Maia Chaka has made history. As of late, the NFL has taken up the mantle in working passionately to stimulate equality in its ranks. That includes making sure the world understands women are not only welcome in the sport of football, but that they can and are already an integral part of its increasingly growing success. In 2020, the spotlight was on a Tampa Bay Buccaneers staff when Lori Locust and Maral Javadifar carved a path for women looking to make a name for themselves on NFL coaching staffs, and also Sarah Thomas, who became the first woman to ever officiate a Super Bowl.
"It's a privilege that I've been chosen to represent women and women of color in the most popular sport in America," Chaka said via an official NFL Instagram post ahead of the game.
Chaka was just the third on-field female official in the NFL after Thomas and Shannon Eastin, a monumental achievement when considering the NFL is more than 100 years old.
"I am honored to be selected as an NFL official," Chaka said in an official statement earlier this offseason. "But this moment is bigger than a personal accomplishment. It is an accomplishment for all women, my community, and my culture."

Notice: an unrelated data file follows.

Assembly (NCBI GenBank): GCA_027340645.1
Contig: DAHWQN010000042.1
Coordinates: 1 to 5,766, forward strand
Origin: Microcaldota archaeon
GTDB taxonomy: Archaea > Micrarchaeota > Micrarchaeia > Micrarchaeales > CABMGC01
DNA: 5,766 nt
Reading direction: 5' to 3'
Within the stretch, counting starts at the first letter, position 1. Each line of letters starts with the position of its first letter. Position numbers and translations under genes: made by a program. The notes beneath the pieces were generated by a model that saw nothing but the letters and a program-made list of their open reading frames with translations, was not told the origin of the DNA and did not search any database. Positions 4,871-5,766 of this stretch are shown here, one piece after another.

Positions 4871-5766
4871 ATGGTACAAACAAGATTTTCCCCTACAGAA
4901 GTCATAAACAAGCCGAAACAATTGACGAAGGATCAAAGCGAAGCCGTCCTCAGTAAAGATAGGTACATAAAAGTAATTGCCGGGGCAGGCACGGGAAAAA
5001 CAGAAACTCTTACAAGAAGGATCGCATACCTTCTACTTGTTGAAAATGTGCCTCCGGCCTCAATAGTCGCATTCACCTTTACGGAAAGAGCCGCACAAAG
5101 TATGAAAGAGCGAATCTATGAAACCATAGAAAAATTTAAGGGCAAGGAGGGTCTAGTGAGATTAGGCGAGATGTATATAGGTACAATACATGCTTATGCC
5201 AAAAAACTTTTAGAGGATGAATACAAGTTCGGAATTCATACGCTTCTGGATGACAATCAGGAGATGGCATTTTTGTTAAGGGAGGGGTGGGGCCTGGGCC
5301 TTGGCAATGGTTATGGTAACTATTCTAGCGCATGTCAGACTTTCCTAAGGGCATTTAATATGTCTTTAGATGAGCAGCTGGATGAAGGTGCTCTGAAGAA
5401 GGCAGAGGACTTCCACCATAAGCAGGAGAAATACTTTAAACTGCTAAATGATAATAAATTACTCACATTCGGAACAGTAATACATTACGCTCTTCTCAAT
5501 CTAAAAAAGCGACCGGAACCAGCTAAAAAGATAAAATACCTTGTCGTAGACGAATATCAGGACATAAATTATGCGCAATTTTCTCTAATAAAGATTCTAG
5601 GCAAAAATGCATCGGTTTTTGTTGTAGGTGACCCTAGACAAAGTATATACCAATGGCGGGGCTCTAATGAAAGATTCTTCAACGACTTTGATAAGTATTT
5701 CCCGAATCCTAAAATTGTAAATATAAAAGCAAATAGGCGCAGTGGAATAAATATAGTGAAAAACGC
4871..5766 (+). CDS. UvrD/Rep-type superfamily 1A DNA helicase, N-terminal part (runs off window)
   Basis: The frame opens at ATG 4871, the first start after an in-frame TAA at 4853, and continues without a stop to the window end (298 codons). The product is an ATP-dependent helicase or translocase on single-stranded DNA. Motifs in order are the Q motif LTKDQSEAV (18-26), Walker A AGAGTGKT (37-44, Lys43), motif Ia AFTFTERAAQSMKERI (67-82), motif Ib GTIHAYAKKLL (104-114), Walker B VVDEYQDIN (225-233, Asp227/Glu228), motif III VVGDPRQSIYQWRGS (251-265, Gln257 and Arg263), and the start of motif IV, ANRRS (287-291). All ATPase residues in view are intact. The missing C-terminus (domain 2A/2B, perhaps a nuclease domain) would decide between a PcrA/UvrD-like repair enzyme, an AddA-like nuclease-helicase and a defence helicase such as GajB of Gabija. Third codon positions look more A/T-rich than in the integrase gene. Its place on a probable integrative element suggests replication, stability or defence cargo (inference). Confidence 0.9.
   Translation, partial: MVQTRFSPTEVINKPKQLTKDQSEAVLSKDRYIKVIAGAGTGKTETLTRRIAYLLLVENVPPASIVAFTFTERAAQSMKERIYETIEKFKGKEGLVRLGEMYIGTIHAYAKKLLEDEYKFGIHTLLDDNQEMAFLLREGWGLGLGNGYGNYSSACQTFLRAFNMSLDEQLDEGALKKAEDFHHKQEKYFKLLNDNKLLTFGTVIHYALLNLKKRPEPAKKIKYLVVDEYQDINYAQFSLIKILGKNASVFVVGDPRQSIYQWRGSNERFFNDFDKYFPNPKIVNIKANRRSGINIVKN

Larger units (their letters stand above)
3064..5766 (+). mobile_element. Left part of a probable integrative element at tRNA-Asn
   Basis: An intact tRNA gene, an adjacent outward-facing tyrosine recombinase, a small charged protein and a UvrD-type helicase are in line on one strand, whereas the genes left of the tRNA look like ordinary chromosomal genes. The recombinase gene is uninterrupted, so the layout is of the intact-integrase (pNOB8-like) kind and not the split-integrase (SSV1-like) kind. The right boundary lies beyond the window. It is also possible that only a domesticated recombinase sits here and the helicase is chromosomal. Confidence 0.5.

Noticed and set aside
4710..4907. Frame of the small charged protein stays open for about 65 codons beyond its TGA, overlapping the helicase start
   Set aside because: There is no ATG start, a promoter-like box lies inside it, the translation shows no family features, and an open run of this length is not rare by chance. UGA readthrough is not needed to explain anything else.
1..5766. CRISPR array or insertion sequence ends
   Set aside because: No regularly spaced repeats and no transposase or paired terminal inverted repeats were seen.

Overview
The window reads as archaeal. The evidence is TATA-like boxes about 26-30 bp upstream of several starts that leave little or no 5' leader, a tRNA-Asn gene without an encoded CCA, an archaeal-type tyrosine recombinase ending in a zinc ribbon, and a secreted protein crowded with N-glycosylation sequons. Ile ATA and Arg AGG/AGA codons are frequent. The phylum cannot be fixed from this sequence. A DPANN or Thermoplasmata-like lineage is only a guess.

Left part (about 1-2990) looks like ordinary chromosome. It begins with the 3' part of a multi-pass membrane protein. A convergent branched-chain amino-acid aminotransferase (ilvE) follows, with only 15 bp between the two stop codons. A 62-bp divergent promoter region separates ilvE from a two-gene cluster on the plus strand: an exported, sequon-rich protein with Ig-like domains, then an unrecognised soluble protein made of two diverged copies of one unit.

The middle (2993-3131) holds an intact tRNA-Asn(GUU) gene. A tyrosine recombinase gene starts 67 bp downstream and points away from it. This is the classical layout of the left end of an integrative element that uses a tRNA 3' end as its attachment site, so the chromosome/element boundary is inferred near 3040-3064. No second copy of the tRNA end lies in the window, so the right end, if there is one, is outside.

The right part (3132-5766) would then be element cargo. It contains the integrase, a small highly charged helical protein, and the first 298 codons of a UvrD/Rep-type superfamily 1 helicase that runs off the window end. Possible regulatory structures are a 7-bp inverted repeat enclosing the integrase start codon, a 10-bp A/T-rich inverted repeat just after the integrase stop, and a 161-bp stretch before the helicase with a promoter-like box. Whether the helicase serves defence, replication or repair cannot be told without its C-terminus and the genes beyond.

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Selected in 2014 as a part of the league's officiating development program, Chaka has earned the right to be exactly where she is today. She's been a health and physical education teacher at Renaissance Academy in Virginia Beach, Virginia, since 2006, per USA Today, forced to adapt based on the rabid impact of the raging COVID-19 pandemic; and was able to successfully do so while also balancing the weight of helping family displaced by a weather emergency.
Despite it all, she continued to excel in the league's program as Troy Vincent, Senior NFL Executive Vice President of Football Operations, pointed out this past spring.
"Maia's years of hard work, dedication and perseverance -- including as part of the NFL Officiating Development Program -- have earned her a position as an NFL official," said Vincent in March. "As we celebrate Women's History Month, Maia is a trailblazer as the first Black female official and inspires us toward normalizing women on the football field."
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